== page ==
Lawrence: Annual Checkup

One year can make quite a difference, which is why the NFL is the best reality show on television

Amy Lawrence
November 19, 2019 - 9:17 pm
Aaron Rodgers Packers

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What a difference a year makes.
 
Peering around the NFL, it's impossible not to gawk at the number of teams, nearly half the league, whose Week 11 position and prospects are so wildly divergent from a year ago at this time. No wonder we see ratings and revenue climb; from week to week, year to year, the NFL is the best reality show on television.
 
Tops on this wacky list might be the Los Angeles Chargers. They were lauded for the way they handled the move from San Diego to their temporary home in a soccer stadium. Week 11 last fall represented their only defeat in a stretch of 11 games as they battled the Chiefs for the AFC West crown. Philip Rivers enjoyed a resurgent season with 32 touchdown passes versus a dozen interceptions. The offense finished among the league leaders in points per game and yards per play; most importantly, the Chargers had a positive turnover ratio. A year later, they find themselves a disappointing 4-7 with their loss to Kansas City in Mexico. Rivers has already thrown 14 picks this season, including seven in the last two outings. The biggest change? The Chargers are currently bottom five in the NFL in turnover ratio with nine more giveaways than takeaways.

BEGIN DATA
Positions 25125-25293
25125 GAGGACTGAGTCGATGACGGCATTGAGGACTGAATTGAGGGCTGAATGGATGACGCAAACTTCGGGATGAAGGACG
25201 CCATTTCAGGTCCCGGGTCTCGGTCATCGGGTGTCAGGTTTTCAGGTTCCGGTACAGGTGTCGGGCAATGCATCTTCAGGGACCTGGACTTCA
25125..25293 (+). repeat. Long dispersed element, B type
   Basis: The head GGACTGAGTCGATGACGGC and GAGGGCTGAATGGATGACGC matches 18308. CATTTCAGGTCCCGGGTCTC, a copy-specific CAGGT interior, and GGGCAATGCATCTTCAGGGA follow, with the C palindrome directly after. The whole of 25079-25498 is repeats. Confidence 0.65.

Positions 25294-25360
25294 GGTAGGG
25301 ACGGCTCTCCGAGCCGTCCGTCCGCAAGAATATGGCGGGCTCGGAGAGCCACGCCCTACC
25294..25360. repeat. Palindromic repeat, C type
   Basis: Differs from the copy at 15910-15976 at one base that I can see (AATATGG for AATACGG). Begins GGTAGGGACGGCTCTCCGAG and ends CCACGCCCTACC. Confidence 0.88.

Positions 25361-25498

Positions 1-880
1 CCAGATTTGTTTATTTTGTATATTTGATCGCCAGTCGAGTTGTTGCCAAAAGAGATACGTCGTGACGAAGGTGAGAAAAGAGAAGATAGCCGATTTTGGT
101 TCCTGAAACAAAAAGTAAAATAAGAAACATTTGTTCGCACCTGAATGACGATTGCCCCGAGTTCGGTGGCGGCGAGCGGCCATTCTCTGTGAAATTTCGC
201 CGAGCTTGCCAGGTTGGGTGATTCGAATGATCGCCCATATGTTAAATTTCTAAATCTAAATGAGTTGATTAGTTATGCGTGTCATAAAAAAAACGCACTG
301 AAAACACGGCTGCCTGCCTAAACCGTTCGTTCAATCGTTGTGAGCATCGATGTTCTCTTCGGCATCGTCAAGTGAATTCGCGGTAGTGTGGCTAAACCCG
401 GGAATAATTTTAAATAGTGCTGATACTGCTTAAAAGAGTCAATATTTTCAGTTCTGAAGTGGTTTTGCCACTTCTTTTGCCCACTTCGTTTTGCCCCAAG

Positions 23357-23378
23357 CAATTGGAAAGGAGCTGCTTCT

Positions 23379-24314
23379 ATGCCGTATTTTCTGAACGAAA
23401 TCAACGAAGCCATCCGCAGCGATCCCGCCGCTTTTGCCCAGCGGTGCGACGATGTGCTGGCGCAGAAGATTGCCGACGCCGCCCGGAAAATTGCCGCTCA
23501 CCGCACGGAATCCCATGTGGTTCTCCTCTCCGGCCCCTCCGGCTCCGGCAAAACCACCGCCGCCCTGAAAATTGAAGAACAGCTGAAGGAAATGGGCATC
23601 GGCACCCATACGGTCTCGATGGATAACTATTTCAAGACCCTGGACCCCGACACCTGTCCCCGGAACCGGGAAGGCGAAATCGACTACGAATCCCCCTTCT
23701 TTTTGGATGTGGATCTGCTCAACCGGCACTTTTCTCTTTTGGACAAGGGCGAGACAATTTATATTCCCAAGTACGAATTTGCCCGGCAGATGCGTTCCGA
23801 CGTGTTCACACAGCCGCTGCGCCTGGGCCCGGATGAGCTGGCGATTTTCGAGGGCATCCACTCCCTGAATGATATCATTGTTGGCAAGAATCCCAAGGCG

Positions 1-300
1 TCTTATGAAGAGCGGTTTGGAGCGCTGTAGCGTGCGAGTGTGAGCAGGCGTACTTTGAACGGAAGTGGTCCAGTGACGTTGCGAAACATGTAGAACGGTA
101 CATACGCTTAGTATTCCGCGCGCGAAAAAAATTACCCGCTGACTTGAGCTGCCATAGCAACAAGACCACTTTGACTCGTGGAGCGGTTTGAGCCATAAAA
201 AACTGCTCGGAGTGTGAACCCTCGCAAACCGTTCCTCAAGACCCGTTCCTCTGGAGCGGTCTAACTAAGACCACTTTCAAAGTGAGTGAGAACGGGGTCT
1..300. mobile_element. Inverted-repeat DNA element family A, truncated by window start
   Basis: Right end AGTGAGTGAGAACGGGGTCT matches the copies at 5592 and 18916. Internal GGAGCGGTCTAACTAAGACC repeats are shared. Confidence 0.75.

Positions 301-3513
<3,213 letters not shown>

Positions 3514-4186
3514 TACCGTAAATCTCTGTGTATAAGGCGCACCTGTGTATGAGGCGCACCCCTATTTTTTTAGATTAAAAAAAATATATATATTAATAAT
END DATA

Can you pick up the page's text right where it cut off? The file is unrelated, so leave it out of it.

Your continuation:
Another franchise in a drastically different place is the one the Chargers beat on Wild Card weekend in January: the Baltimore Ravens. Week 11 represents exactly a year since Lamar Jackson replaced Joe Flacco as starting quarterback. What HASN'T changed for the Ravens since then?? He made his debut with 119 rushing and 150 passing yards. The Ravens won to get back to even. They triumphed in six of their last seven to leapfrog over the stumbling Steelers and capture the division crown. Lamar became the youngest QB to start a playoff game, and Baltimore traded Flacco to Denver in the spring. Now the Ravens are riding their longest streak since 2000. They use ball control to wear down defenses and frustrate their foes. They are unintimidated on the road. Expectations are sky-high, and the fan base is reinvigorated. Lamar is a legitimate MVP candidate with his weekly highlight reels; and if you have any questions, running back Mark Ingram will set you straight. Speedy, elusive, athletic, mature and poised under pressure—Lamar Jackson has flipped the franchise on its head.